THE December 26, 2004 Asian tsunami is a reminder of the dangers presented by the Ring of Fire around the South Pacific (see 'After the Tsunami' in last month's issue). Japan is an important part of that hazardous region. The Japanese archipelago is located in an area where several continental and oceanic plates meet. About 80 per cent of the world's major earthquakes take place along the Pacific Rim: the belt that extends from Chile, northward along the South American coast through Central America, Mexico, the US West Coast (including San Francisco), the southern part of Alaska, across to Japan, then down to the Philippines, Papua New Guinea and New Zealand.
This is the main cause for frequent earthquakes and the presence of many volcanoes and hot springs across Japan. If earthquakes occur below or close to the ocean, they may trigger tidal waves (tsunami, which after all is a Japanese word). Scarcely a day goes by without a tremor in some part of Japan. The country has about 3,000 tremors per year. 10 per cent of the world's earthquakes take place in Japan. It is the world's most earthquake-prone country as was shown only last month: on 20 March a strong earthquake struck Japan's southernmost island but fortunately casualties were minimal. It is also one of the world's best locations for keeping a record of earthquakes: its records go back to the twelfth century. This article recalls one of the worst earthquakes of recent centuries and looks at the implications for today.
The 1923 Tokyo Earthquake
The Tokyo earthquake was one of the world's worst disasters and the worst earthquake in Japanese history. In just five minutes the earthquake released more energy than was to be used in the entire Second World War. The shock waves were equivalent to 300 times the power of the 1945 Hiroshima bomb.
On Saturday 1 September 1923, at two minutes before noon, the earthquake hit the densely populated area of Tokyo and Yokohama on the huge Kanto Plain. The shocks reached between 7.9 and 8.3 on the Richter scale and were recorded as far away as the Lake District in England, Berkeley in California, Washington DC and Hilo in Hawaii (itself the victim of tsunamis in the 20th century). The damage caused by the fires that broke out was far worse than that caused by the earthquake itself. (The two largest peacetime fires in modern history--1906 in San Francisco and 1923 in Tokyo--were both caused by earthquakes).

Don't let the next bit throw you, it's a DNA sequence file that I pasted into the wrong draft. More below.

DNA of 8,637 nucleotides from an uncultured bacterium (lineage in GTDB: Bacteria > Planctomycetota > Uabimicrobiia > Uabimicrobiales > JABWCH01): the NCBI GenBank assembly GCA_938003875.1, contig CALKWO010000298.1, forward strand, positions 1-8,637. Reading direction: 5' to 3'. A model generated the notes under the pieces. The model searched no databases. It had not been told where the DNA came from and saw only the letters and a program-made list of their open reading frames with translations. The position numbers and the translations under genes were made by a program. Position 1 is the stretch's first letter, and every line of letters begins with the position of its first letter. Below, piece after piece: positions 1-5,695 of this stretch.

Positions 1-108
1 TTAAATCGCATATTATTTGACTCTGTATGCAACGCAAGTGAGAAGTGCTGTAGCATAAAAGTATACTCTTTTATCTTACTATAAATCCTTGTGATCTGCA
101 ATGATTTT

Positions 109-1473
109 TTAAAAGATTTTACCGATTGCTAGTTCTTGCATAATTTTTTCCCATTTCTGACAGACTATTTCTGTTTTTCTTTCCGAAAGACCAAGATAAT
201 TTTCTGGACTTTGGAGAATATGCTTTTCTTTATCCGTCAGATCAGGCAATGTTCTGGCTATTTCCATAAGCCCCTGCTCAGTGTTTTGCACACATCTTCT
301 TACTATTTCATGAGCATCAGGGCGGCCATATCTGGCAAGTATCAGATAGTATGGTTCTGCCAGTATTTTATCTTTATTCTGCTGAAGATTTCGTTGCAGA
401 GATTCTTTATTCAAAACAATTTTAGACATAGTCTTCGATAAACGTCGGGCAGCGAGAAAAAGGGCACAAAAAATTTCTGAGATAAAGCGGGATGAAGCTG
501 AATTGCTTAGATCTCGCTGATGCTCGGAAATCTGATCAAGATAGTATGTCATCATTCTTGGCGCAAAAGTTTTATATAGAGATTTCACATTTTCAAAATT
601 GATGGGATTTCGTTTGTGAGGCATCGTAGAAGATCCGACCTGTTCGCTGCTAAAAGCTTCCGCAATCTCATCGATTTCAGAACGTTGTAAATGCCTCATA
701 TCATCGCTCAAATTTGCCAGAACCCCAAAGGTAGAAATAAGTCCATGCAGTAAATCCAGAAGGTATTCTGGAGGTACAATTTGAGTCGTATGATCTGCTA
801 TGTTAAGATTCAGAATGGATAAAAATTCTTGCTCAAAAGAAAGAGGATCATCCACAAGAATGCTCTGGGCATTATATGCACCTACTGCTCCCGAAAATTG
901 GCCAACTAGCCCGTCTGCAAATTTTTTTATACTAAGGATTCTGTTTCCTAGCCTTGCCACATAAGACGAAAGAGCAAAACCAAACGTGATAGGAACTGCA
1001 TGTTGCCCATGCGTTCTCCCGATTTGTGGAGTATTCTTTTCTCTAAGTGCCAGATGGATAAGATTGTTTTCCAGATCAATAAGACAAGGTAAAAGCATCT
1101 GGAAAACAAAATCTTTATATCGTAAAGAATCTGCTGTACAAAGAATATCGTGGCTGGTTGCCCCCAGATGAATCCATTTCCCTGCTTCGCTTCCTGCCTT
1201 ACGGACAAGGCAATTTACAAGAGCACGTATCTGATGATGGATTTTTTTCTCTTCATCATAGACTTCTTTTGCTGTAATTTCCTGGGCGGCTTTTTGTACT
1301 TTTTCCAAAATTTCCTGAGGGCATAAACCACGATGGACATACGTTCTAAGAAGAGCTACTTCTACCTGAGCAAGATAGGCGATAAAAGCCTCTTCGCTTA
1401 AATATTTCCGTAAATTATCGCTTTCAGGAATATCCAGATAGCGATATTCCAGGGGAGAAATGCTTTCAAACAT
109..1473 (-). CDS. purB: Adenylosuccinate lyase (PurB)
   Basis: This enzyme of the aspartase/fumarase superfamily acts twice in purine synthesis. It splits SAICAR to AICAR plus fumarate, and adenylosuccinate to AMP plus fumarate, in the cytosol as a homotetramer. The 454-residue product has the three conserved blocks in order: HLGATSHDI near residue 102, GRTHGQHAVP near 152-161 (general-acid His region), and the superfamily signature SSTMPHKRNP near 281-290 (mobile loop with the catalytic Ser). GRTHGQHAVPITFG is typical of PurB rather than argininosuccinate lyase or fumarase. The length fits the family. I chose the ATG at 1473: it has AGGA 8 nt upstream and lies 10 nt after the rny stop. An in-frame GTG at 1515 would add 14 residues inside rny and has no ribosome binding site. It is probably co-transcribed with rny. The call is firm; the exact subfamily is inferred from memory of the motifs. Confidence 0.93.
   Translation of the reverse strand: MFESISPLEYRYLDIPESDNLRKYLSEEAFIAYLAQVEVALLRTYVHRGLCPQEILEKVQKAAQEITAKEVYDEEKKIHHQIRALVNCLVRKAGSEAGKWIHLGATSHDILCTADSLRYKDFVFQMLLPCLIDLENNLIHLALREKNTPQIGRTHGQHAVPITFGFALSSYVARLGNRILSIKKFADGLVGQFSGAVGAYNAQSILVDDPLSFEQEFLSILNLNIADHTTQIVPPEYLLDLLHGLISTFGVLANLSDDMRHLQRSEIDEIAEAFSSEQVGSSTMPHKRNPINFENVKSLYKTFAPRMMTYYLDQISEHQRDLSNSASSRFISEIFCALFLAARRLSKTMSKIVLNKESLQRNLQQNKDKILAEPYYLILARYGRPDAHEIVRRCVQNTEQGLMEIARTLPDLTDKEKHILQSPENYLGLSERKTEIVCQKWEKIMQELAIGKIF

The day began with heavy rain. In late morning the weather started to clear. Tokyo residents were getting ready for lunch and so there were charcoal stoves working across the city. The earthquake's epicentre was in Sagami Bay, about 50 miles south of Tokyo. The earthquake was followed five minutes later by a huge tsunami, with a height of about 36 feet (the southern edge of the tidal wave reached the coast of Ecuador, off Latin America). Over the next two days there were about 1500 aftershocks.
The overturned charcoal stoves and other fires ignited the ruptured gas pipelines and set light to the wooden buildings. The buildings were made from wood and paper to be flexible enough to cope with ordinary earth tremors. Unfortunately, although these structures may have survived against small earthquakes, they were vulnerable to fire, as stoves and braziers overturned, igniting straw mats and rice-paper screens. The houses were built close to each other with hardly any space between them.
A firestorm swept across the city. 75 per cent of all buildings suffered severe structural damage. The earth's movement cut most of the water mains and so where fire officers were able to respond to alarms, their hoses had nothing to carry.
People had no place to escape to. Over 140,000 people were lost from an urban population of about 4.5 million. 15,000 people were killed within the first two minutes. But the real problems were only just beginning.
Most were …